Next, just a few days later, on Jan. 21, 1889, Michael’s father, Mathew, was killed in a ghastly accident in the Hannibal and St. Joseph Railroad yards in South Hannibal. The Palmyra Spectator of Jan. 24, 1889 reported: “While examining a train, he was in some manner dragged beneath the wheels and forty cars passed over him, killing him almost instantly, and mangling his body in a horrible manner.”
Mathew Maloney was laid to rest in Hannibal’s Catholic cemetery, as was his wife some five months later.
Cut with a razor
Two months after his mother died, Michael (Pluck) Maloney was seriously wounded by the wielding of a razor during an affray on Hannibal’s west side. The gruesome details of his injuries were reported by the Quincy Whig on Aug. 29, 1889, reprinted from the Hannibal Journal. Maloney’s clothes were saturated with blood when he was placed upon the MK&T passenger train No. 4, and taken to Union Depot on South Main Street.
The newspaper reported: “He informed a Journal reporter that he knew who cut him, but positively refused to tell who it was. He also refused to state where the affray occurred. His condition is serious.”
About this time, the Quincy newspapers noted that Michael (Pluck) Maloney had begun to use various aliases in order to conceal his true identity. In October of 1889, it was suggested that he was known as “Billy the Kid,”* the tough from Hannibal, or
It was also suggested that Maloney was using the name James Feeney. A November 1892 article in the St. Louis Globe Democrat said he was identified as Paul Dunn – Dunn being his mother’s maiden name.
After an altercation in the White House saloon on the west side of the square in Quincy, Ill., in early October, 1889, a man believed to be Michael (Pluck) Mahoney threatened to disembowel the bartender, and was subsequently arrested by Quincy Police.
He was sentenced to time in the city workhouse as follows:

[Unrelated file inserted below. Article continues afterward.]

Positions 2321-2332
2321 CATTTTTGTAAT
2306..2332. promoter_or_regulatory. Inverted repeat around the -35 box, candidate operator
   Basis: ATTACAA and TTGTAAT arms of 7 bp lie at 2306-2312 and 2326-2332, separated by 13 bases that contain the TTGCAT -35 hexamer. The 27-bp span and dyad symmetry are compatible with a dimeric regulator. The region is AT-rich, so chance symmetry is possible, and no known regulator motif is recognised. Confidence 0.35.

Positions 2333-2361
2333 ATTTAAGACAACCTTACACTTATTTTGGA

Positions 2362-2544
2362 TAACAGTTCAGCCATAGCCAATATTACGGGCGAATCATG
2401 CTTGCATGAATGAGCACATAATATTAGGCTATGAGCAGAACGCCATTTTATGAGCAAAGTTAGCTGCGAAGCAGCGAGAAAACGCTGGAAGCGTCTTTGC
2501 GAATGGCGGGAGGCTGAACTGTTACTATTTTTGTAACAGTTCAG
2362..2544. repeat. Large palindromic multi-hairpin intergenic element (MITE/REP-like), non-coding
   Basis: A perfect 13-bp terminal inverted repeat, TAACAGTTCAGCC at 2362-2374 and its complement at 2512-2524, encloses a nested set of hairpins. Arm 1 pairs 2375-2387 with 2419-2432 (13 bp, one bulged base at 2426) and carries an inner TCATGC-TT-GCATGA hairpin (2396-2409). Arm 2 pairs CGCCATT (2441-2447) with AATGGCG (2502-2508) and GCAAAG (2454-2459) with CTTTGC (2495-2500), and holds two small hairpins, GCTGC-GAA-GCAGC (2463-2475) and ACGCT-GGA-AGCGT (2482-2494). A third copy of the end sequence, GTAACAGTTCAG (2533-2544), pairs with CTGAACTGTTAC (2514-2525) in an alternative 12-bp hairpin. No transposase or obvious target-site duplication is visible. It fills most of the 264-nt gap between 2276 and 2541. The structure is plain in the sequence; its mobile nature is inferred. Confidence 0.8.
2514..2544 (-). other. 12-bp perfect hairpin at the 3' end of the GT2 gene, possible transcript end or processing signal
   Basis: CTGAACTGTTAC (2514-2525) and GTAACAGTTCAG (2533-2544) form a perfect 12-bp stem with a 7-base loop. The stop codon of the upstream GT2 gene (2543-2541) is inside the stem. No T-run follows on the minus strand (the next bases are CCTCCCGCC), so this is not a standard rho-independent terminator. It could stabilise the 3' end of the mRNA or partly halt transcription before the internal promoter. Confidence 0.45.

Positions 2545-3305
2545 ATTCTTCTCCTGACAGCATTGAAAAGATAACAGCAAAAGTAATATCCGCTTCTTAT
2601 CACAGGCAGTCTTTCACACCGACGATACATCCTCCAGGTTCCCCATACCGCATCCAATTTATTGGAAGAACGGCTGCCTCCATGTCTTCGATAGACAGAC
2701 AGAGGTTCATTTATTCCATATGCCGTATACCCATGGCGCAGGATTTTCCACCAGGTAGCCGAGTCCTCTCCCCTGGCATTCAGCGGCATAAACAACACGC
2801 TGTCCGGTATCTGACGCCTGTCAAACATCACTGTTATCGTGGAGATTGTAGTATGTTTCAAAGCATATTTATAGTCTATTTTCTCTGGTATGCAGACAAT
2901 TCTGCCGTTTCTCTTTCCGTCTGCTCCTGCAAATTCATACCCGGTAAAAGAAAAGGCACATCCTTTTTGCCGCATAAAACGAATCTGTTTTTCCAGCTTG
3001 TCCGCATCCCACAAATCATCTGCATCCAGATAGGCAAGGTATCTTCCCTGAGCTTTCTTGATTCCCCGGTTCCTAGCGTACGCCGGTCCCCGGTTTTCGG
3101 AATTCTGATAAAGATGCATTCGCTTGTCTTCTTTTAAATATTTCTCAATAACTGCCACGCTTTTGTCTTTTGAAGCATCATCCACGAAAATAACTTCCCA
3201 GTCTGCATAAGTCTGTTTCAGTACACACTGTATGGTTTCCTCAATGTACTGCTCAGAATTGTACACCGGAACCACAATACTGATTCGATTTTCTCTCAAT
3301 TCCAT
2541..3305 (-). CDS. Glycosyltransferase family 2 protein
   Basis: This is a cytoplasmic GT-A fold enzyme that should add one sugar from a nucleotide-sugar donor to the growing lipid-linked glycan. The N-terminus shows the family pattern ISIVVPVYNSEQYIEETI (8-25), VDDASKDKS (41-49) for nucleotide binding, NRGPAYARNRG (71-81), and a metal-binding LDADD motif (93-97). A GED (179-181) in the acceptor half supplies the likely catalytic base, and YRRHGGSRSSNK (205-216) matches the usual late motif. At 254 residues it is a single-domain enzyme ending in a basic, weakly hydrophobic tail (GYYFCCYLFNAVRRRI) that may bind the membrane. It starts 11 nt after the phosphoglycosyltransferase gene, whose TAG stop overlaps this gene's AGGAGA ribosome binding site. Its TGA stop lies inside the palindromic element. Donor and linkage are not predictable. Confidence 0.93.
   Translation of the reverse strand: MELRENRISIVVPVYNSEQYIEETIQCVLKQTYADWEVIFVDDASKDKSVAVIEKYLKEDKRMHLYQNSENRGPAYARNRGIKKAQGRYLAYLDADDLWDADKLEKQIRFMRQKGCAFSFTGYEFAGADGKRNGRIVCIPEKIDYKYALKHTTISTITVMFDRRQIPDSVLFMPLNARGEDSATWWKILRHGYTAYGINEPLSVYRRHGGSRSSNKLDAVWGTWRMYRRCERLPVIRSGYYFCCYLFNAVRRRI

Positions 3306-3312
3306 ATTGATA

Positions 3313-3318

Carrying concealed weapons, 26 ½ days; being an inmate of a bawdy house, 26 ½ days; being drunk, 6 ½ days; disturbing the peace at the White House, 101 ½ days; disturbing the peace at No. 200 Broadway, 51 ½ days. Total, 212 ½ days.
Family leaves town
By all accounts, it appears that the members Maloney family began leaving Hannibal within a few years of their parents’ deaths. Some moved to Kansas City, Mo., at least one sibling moved to Peoria, Ill., and others settled in Colorado. Yet another moved to Wyoming.
Back in October 1892, while Pluck Maloney was awaiting trial, he was housed temporarily in the Hannibal jail. He caused quite a commotion when he somehow got ahold of a drill, and drilled a hole through a door, which gave him access to the lock mechanism. He was able to get into the hallway, and when the jailer brought breakfast, he made his escape, locking the jailer inside the jail.
He was soon recaptured.
In mid February, 1895, the Quincy Daily Herald reprinted information from the Hannibal Journal, stating that Pluck Maloney had been arrested, charged and convicted of some crime in Topeka Kan., under an assumed name, and had been sentenced to 15 years in the Kansas penitentiary.
(The validity of this information could not be independently verified by this writer.)
A sister of Michael (Pluck) Maloney, Gertrude Jorgensen, died in 1921, without a will. During the probate process, it was necessary to locate all potential heirs. Nine of her siblings were listed and signed waivers so that Gertrude’s husband could inherit the estate. Michael Maloney was not listed among her siblings, which leads to the conclusion that he was not living at the time.
* Wikepedia: Henry McCarty (September 17 or November 23, 1859 – July 14, 1881), better known as "Billy the Kid" and also by the pseudonym William H. Bonney, was an outlaw and gunfighter of the American Old West who killed eight men before he was shot and killed at age 21.
Note: The Hannibal Courier story about Michael Maloney’s conviction was reprinted in the Shelby County Herald on Feb. 15, 1893, under the heading: “Will die in prison” newspapers.com
Appeals information: The Southwestern Reporter, Volumes 23-24
Mary Lou Montgomery retired as editor of the Hannibal (Mo.) Courier-Post in 2014. She researches and writes narrative-style stories about the people who served as building blocks for this region’s foundation. Her collective works can be found at www.maryloumontgomery.com